According to Pat Patterson, Community Champion at StreamSets, “data drift” is such a problem now that “only about one fifth of a data analyst’s time is actually spent analyzing the data.” The remainder is spent “wrangling it into shape and getting it from where it is to the actual analysis platform.” Speaking at the Enterprise Data World Conference in a session called Dealing with Drift: Building an Enterprise Data Lake, Patterson and Michael Gay (Lead Technical Architect at Cox Automotive) shared how StreamSets solved the data drift problem for Cox Automotive.
Cox Automotive consists of more than 25 different companies within the automotive space. Those companies include Kelley Bluebook, Autotrader, VinSolutions, NextGear, and international companies based in China and the UK. Patterson noted:
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“We do all sorts of things from buying cars, selling cars, transporting cars across the country, maintenance, scheduling; every little thing you can think of with a car.”
The Problem: Data Drift
The ability to share data from multiple areas of the same industry gives Cox a significant competitive advantage, and as their website says, “data is the integration point” for all 25+ companies. But the process used to share that data was problematic. Gay illustrated the situation:
“Kelley Blue Book [KBB] would ask Autotrader for a particular dataset. Autotrader would then ask VinSolutions for a dataset, and then KBB would also ask VinSolutions for the same dataset. Autotrader would ask KBB for VinSolutions’ dataset. So, there was this big spider web of overlap — of sharing of data — but they were never the same.”
Data would be changed, modified, affected by extract, transform, and load (ETL) processes, and subject to three different types of data drift: structure drift, semantic drift, and infrastructure drift. Patterson explained:
“Back in the days of traditional ETL, you would build your map of every incoming field to every outgoing field and the transformations that had to happen, and if you were lucky, that map would stay current for a few weeks, at most. Since those days, change has accelerated.”
At the same time, the variety of data sources has increased. “We’ve got data coming from devices, log files, click-streams – and it’s much more diverse than the traditional set of databases sitting around your enterprise,” Patterson added. New latitude and longitude columns added to the customer address to allow for more effective truck routing, for example, cause a change to the schema – what Patterson calls “structure drift.”
“Semantic drift,” he continued, “is a little bit subtler. That is where the structure stays the same, but your interpretation of the data changes.” For example, zip codes stored in a numeric field can cause problems if the company starts selling overseas and the field now has to be alphanumeric. “What’s going to happen in moving that data around? Is it still going to work, or has any component made an assumption about the data semantics there?” Patterson asked.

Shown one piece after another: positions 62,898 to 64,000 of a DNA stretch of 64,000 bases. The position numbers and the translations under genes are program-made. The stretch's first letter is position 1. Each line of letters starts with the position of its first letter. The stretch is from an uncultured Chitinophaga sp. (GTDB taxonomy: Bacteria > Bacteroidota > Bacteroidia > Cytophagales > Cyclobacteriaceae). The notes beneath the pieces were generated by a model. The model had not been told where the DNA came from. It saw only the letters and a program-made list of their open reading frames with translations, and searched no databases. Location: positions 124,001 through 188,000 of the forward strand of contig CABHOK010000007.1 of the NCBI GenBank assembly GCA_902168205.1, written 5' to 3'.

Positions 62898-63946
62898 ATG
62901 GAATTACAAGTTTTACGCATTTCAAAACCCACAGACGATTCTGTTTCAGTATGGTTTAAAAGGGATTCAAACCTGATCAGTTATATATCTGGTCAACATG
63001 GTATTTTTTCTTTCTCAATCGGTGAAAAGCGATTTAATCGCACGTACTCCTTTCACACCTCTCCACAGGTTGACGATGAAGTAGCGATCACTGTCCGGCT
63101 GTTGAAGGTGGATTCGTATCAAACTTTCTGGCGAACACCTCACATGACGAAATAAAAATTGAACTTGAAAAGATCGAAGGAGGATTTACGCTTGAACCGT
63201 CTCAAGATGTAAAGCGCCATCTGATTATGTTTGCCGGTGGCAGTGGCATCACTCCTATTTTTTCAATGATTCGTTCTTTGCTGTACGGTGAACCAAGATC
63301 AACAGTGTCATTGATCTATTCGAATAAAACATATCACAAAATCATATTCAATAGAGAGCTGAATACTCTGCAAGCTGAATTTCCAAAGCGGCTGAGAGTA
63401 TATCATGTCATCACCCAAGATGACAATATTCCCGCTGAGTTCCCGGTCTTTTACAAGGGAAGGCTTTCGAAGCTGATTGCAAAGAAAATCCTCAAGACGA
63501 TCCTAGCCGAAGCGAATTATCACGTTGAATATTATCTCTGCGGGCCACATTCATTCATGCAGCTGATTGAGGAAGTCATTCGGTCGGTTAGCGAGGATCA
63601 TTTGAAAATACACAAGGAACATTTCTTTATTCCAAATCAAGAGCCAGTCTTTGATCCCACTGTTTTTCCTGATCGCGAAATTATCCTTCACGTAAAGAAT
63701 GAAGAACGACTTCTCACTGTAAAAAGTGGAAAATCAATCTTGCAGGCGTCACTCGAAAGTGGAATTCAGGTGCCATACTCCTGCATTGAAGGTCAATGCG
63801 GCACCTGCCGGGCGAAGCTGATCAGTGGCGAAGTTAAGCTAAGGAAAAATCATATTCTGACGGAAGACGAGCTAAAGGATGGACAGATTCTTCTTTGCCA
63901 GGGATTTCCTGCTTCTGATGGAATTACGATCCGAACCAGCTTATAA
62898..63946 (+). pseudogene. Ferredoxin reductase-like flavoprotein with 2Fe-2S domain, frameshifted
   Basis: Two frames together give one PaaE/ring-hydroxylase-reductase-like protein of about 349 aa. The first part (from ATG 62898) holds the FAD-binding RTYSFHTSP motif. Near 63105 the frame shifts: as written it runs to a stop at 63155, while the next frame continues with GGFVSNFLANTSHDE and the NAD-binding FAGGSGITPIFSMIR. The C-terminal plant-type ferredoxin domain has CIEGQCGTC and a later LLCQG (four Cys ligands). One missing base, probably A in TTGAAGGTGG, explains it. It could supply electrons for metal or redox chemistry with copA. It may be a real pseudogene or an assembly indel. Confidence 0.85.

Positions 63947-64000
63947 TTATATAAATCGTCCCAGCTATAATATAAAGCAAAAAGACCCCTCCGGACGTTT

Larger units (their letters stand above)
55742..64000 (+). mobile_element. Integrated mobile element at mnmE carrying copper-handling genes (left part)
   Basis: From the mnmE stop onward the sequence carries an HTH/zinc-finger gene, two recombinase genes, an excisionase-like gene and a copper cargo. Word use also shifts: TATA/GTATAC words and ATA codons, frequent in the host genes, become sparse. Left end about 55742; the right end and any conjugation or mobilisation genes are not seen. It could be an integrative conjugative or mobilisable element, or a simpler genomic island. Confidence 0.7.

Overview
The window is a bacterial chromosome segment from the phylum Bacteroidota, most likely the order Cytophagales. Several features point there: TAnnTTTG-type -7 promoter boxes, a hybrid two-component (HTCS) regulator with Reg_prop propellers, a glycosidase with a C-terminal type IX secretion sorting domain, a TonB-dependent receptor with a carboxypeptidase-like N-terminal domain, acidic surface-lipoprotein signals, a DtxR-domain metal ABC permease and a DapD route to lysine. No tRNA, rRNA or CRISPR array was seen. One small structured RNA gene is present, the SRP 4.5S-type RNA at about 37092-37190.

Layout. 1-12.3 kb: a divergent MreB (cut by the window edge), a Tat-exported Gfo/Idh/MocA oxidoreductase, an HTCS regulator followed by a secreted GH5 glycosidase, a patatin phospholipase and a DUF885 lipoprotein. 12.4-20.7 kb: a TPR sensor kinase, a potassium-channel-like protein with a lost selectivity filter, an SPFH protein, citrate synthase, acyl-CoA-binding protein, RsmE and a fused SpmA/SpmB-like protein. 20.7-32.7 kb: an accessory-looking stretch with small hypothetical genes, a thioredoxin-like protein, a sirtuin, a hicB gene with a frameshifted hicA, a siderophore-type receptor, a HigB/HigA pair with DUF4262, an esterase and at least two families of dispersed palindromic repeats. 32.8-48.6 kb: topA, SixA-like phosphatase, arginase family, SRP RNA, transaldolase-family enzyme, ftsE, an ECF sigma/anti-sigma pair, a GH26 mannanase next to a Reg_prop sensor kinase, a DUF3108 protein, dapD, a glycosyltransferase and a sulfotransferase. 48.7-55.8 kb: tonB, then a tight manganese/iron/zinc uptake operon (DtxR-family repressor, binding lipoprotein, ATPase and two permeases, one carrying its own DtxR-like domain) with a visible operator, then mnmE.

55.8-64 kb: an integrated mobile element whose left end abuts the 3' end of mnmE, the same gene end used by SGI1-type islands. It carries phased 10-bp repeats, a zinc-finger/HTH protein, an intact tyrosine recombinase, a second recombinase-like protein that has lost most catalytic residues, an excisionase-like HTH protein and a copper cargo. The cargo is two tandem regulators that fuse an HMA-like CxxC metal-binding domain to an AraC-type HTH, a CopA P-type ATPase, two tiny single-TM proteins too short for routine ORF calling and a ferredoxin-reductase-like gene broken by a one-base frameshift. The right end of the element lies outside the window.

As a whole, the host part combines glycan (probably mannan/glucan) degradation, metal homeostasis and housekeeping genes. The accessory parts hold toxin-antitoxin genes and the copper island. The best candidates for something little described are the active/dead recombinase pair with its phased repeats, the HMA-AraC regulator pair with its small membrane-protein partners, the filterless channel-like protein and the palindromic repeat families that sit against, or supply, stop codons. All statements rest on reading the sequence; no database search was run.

“Infrastructure drift” happens when some components in the chain are upgraded, and suddenly there’s a change in related log files. “Best case: data drift happens and something breaks, and you know about it. Worst case: it just insidiously pollutes the data.”
Filling the Data Lake: Finding a Solution
Cox created a data lake as “our central repository for holding all of the data assets from all of the business units,” Gay said. “It is the single place where all of these teams come and access their data. This all lives in a current Cloudera Hadoop cluster where they access it via Hive, Spark, or MapReduce.” But getting multiple types of data from 25+ companies into one place is an expensive process. Gay noted:
“There is one single Oracle system in Autotrader that has over 1600 tables in it alone, so if we were to go and write a custom scoop job to pull this data in, we’d have to do it 1600 times. And we were guessing it was taking a developer about six hours to build a complete workflow.”
Gay discussed the data lake and a tiny pinprick-sized dot on it to illustrate the amount of data they’ve managed to ingest into the data lake so far. After heavily testing a custom solution, they discovered that the custom tool “just didn’t work, and we weren’t able to do half the things we wanted to do. So we decided to go out and start looking for a new ingestion tool.”
Gay then compared the eight different tools they tried in their search for the right Hadoop ingestion platform. Each tool was ranked according to its ability to provide alignment with strategy, alignment with data architecture, operations manageability, development capabilities, and quality and monitoring features. Among the tools they considered were Knife, Gobblin, RedPoint Global, Informatica, and StreamSets Data Collector. Basing their rankings on use cases, they discovered that Data Collector was the best fit.
StreamSets Data Collector: The Solution